The elephant in the video poker checks scandal room
No one has presented any evidence thus far of any wrongdoing by Governor Pat McCrory or his campaign in the growing scandal surrounding campaign checks from the video “sweepstakes” (aka video poker) industry, but at some point, the Governor would do well to address the issue and answer some questions.
This is because the hard and uncomfortable truth is that the checks appear to have been funneled through the law firm at which the Governor (a non-lawyer) worked for many years on matters that have never been explained and on behalf of clients that have never been identified.
The Governor’s campaign also received a $4,000 check from the video poker industry operator who was apparently behind the whole scam (and one from his wife too), but they do not appear to have been funneled through the law firm.
The assumption here is that the questionable activity was the doing of a handful of bad apples at what is a very large law firm with lots of honorable employees. It seems implausible that the Governor (or, the Mayor — as he was then) would have ever entangled himself in any way in such shady activity.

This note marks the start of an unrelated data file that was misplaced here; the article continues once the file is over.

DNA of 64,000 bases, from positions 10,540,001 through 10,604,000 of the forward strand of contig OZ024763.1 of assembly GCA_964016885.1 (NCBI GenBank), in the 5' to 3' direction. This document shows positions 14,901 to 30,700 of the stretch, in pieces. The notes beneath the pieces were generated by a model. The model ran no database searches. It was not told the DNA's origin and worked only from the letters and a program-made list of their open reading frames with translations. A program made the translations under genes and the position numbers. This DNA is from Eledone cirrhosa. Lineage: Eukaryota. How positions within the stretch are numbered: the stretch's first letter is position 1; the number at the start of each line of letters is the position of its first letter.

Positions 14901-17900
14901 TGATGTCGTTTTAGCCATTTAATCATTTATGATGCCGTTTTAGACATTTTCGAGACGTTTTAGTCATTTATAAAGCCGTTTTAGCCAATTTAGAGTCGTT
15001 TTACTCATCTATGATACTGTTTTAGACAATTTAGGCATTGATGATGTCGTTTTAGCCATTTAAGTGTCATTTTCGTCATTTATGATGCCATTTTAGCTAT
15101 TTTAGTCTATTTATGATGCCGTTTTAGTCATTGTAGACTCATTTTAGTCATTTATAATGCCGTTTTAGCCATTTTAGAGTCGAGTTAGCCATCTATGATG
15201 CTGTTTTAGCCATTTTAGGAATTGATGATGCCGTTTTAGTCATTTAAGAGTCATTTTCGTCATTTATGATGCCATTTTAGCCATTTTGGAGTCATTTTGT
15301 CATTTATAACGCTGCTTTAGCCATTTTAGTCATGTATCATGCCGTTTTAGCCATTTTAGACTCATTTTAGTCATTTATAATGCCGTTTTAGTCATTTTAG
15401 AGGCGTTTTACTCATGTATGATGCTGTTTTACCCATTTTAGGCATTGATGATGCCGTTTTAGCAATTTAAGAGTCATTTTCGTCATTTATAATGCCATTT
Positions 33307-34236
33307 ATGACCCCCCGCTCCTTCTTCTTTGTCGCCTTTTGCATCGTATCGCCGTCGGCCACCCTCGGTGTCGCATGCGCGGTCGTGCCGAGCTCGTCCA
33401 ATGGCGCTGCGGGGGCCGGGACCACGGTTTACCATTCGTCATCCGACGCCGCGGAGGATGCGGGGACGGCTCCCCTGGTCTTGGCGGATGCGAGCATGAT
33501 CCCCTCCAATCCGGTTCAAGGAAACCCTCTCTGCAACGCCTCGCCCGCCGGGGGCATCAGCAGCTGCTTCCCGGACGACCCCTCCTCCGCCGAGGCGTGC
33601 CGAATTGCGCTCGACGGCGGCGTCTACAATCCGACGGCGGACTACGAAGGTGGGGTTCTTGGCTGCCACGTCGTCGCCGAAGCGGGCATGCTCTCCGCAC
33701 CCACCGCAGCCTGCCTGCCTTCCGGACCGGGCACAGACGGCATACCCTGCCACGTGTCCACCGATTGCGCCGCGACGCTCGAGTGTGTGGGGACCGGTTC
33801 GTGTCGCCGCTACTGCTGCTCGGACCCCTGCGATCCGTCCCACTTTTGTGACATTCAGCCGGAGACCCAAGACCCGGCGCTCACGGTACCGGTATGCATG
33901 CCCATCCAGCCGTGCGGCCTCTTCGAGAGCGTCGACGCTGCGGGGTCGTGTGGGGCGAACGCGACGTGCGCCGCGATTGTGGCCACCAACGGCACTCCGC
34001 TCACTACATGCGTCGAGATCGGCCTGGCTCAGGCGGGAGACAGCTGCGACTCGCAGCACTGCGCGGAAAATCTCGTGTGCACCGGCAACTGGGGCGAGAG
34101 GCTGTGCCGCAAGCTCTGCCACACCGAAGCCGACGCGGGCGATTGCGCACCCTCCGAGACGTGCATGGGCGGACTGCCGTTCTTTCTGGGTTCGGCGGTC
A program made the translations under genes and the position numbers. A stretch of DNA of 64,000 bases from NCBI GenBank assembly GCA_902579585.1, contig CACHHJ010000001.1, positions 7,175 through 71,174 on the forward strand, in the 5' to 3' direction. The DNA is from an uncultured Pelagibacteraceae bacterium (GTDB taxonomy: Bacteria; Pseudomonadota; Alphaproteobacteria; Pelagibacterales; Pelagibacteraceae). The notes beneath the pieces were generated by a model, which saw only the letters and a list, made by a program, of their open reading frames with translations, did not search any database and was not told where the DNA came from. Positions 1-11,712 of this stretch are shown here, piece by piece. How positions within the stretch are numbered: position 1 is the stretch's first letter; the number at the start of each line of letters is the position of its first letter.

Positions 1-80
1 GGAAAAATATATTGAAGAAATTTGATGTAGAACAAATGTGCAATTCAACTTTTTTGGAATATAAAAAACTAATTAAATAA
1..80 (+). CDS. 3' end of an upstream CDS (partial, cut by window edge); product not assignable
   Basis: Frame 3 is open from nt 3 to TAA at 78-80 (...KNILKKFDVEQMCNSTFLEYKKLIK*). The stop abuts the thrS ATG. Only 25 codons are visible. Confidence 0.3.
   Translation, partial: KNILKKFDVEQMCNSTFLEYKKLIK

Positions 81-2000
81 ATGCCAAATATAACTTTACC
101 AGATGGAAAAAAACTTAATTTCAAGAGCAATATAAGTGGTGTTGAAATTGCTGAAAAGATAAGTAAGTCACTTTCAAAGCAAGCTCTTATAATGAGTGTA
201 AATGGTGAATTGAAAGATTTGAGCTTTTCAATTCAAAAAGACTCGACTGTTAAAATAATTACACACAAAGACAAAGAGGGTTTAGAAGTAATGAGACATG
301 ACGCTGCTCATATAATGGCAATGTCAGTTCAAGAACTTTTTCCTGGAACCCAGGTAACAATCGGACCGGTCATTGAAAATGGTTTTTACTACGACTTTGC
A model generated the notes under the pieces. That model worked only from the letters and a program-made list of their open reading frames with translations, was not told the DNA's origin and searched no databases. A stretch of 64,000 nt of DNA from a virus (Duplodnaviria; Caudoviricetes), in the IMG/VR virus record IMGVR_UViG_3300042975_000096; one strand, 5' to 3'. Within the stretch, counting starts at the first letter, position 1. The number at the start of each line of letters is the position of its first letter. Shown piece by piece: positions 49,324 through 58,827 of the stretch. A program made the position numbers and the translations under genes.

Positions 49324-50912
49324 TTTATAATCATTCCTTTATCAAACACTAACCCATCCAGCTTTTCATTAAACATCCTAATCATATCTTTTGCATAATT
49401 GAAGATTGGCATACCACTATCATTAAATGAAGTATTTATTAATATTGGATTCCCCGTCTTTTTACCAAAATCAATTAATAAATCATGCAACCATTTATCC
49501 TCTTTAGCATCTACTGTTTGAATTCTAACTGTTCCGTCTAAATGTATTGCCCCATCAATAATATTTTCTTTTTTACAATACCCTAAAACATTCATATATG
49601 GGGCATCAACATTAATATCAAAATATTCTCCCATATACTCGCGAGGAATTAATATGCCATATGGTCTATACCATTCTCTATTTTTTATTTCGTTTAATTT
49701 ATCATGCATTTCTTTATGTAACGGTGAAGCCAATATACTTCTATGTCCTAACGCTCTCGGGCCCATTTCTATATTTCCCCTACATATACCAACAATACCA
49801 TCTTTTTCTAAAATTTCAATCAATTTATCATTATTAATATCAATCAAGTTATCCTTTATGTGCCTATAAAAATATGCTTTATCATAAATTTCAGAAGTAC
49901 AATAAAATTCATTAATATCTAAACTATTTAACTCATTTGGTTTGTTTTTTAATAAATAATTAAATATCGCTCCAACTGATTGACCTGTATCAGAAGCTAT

That said, it’s hard not to feel a smidgen of concern and unease at the notion that people “down the hall” from the Governor were apparently engaged in such behavior — especially when the Governor’s role at the firm has always been so shrouded in secrecy. (As an aside, one can only imagine the screaming headlines we’d be seeing right now at the Pope groups if such a situation developed around a Democratic governor).
So, in keeping with time-honored wisdom that the cover-up is always worse than the scandal, Governor McCrory would do well to come out ASAP with: 1) an honest account of everything he did for Moore and Van Allen and 2) a full explanation of what, if anything, he knew about the firm’s work for the video poker industry and the people who did it. He would also do well to do all of this in a no-holds-barred press conference in which real journalists are permitted to ask real, unscripted questions. As an added bonus, an endorsement of genuine campaign finance reform that includes real public financing of elections would be extra nice (but we won’t hold our breath on this last one).
The bottom line: Speaking up loudly and clearly on this matter will be better for McCrory and better for the state and, in all likelihood, put the matter to rest for good. Let’s hope it happens soon.